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Cymbeline

Please see the bottom of the page for explanatory notes.

ACT II SCENE II Imogen's bedchamber in Cymbeline's palace. 
 A trunk in one corner of the room. 
 IMOGEN in bed, reading; a Lady attending. 
IMOGEN Who's there? my woman Helen? 
Lady Please you, madam 
IMOGEN What hour is it?
Lady Almost midnight, madam. 
IMOGEN I have read three hours then: mine eyes are weak: 
 Fold down the leaf where I have left: to bed: 
 Take not away the taper, leave it burning; 
 And if thou canst awake by four o' the clock,
 I prithee, call me. Sleep hath seized me wholly 
 [ Exit Lady. 
 To your protection I commend me, gods.



 
 From fairies and the tempters of the night 
 Guard me, beseech ye. 10
 [ Sleeps. Iachimo comes from the trunk. 
IACHIMO The crickets sing, and man's o'er-labour'd sense
 Repairs itself by rest. Our Tarquin thus 
 Did softly press the rushes, ere he waken'd 
 The chastity he wounded. Cytherea, 
 How bravely thou becomest thy bed! fresh lily! 
 And whiter than the sheets! That I might touch!
 But kiss; one kiss! Rubies unparagon'd, 
 How dearly they do't! 'Tis her breathing that 
 Perfumes the chamber thus: the flame o' the taper 
 Bows toward her, and would under-peep her lids, 20
 To see the enclosed lights, now canopied
 Under these windows, white and azure laced 
 With blue of heaven's own tinct. But my design, 
 To note the chamber: I will write all down: 
 Such and such pictures; there the window; such 
 The adornment of her bed; the arras; figures,
 Why, such and such; and the contents o' the story. 
 Ah, but some natural notes about her body, 
 Above ten thousand meaner moveables 
 Would testify, to enrich mine inventory. 30
 O sleep, thou ape of death, lie dull upon her!
 And be her sense but as a monument, 
 Thus in a chapel lying! Come off, come off: 
 [ Taking off her bracelet. 
 As slippery as the Gordian knot was hard! 
 'Tis mine; and this will witness outwardly, 
 As strongly as the conscience does within,
 To the madding of her lord. On her left breast 
 A mole cinque-spotted, like the crimson drops 
 I' the bottom of a cowslip: here's a voucher, 
 Stronger than ever law could make: this secret 40
 Will force him think I have pick'd the lock and ta'en
 The treasure of her honour. No more. To what end? 
 Why should I write this down, that's riveted, 
 Screw'd to my memory? She hath been reading late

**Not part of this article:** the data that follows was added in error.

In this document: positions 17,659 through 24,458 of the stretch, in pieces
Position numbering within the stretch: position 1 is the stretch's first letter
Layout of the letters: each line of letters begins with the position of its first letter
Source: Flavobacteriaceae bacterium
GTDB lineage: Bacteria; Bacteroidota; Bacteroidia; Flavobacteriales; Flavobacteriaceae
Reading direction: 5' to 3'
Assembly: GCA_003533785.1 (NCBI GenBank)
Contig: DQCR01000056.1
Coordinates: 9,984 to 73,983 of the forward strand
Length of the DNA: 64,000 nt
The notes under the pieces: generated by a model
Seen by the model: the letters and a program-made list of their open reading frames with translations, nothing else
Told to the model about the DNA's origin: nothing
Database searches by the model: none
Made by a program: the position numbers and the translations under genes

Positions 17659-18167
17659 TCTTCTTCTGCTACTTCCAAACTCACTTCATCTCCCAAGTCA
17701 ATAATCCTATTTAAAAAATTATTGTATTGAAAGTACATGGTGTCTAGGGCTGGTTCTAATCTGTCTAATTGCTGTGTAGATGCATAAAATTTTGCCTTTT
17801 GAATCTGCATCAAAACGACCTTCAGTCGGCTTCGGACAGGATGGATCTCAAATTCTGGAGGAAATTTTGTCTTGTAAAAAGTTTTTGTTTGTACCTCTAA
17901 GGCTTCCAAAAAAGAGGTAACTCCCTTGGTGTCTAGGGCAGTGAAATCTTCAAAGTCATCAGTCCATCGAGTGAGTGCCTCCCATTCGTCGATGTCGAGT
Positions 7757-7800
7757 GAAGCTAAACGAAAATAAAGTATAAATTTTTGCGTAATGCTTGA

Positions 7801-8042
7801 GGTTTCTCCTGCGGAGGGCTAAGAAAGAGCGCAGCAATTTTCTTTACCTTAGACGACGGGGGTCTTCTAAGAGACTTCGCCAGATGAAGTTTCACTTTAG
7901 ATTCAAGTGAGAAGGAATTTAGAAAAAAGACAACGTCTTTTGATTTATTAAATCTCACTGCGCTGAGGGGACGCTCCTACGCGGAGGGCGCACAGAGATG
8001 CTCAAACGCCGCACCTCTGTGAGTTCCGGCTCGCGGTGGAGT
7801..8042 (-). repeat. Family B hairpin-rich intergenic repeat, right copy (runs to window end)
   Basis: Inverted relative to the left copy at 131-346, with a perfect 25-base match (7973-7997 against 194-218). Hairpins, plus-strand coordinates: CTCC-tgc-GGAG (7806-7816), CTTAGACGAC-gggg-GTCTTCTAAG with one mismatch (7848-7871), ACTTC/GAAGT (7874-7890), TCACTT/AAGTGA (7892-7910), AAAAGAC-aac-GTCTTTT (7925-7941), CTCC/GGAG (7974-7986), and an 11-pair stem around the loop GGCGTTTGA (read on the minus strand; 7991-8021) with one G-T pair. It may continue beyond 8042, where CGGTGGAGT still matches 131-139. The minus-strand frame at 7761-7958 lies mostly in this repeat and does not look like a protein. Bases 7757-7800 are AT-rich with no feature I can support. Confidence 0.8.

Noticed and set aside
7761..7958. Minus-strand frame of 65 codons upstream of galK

The tale of Tereus; here the leaf's turn'd down 
 Where Philomel gave up. I have enough:
 To the trunk again, and shut the spring of it. 
 Swift, swift, you dragons of the night, that dawning 
 May bare the raven's eye! I lodge in fear; 
 Though this a heavenly angel, hell is here. 
 [ Clock strikes. 
 One, two, three: Time, time!
 [ Goes into the trunk. Scene closes. 


Cymbeline, Act 2, Scene 3


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Explanatory Notes for Act 2, Scene 2
From Cymbeline. A.W. Verity. Cambridge, University Press.

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We have here a good illustration how a change of scene was indicated in the Elizabethan theatre by the simple expedient of pushing on the stage, or taking off, some movable piece of furniture, like a bed or a "bank" of flowers (Hamlet, III. 2. 146, stage-direction). The Folio, which does not mark changes of scene like modern texts, has the stage-direction, "Enter Imogen, in her Bed." "This abrupt method of changing the scene was often employed to indicate a bed-room" -- Shakespeare's England, 1916, II. 270. The study of stage-directions is a feature of modern Shakespearean scholarship. They throw much light on the actual production of plays in the Elizabethan theatre.

1. Brutus reading in his tent before the ghost of Caesar appears (Julius Caesar, IV. 3. 273, 274, 276).

5. Lady Macbeth (V. 1) in the sleep-walking scene.

11-14. Macbeth, II. 1. 55 ; II. 2. 16.
the rushes; with which, of course, Elizabethan floors were strewn. It is scarcely necessary to refer to Shakespeare's own poem Lucrece.

14. Likening her to Venus ("Cytherea," from Cythera, one of the Ionian Islands, sacred to Venus).

18. do't, i.e. kiss each other. They (emphatic), the lips, do that which he dare not attempt.

22, 23. Macbeth again (II. 3. 118), but with a pleasanter context; see also IV. 222.

26. arras, tapestry hangings on the walls.

27. the story, i.e. represented on the arras; we learn later what it was (II. 4. 69-76).

34. Gordian; see Glossary.

37, 38. From Boccaccio.

38, 39. crimson drops ... cowslip. The Fairy sings in A Midsummer Night's Dream, II. 1. 6-13:
"I do wander every where,
Swifter than the moon's sphere;
And I serve the fairy queen,
To dew her orbs upon the green.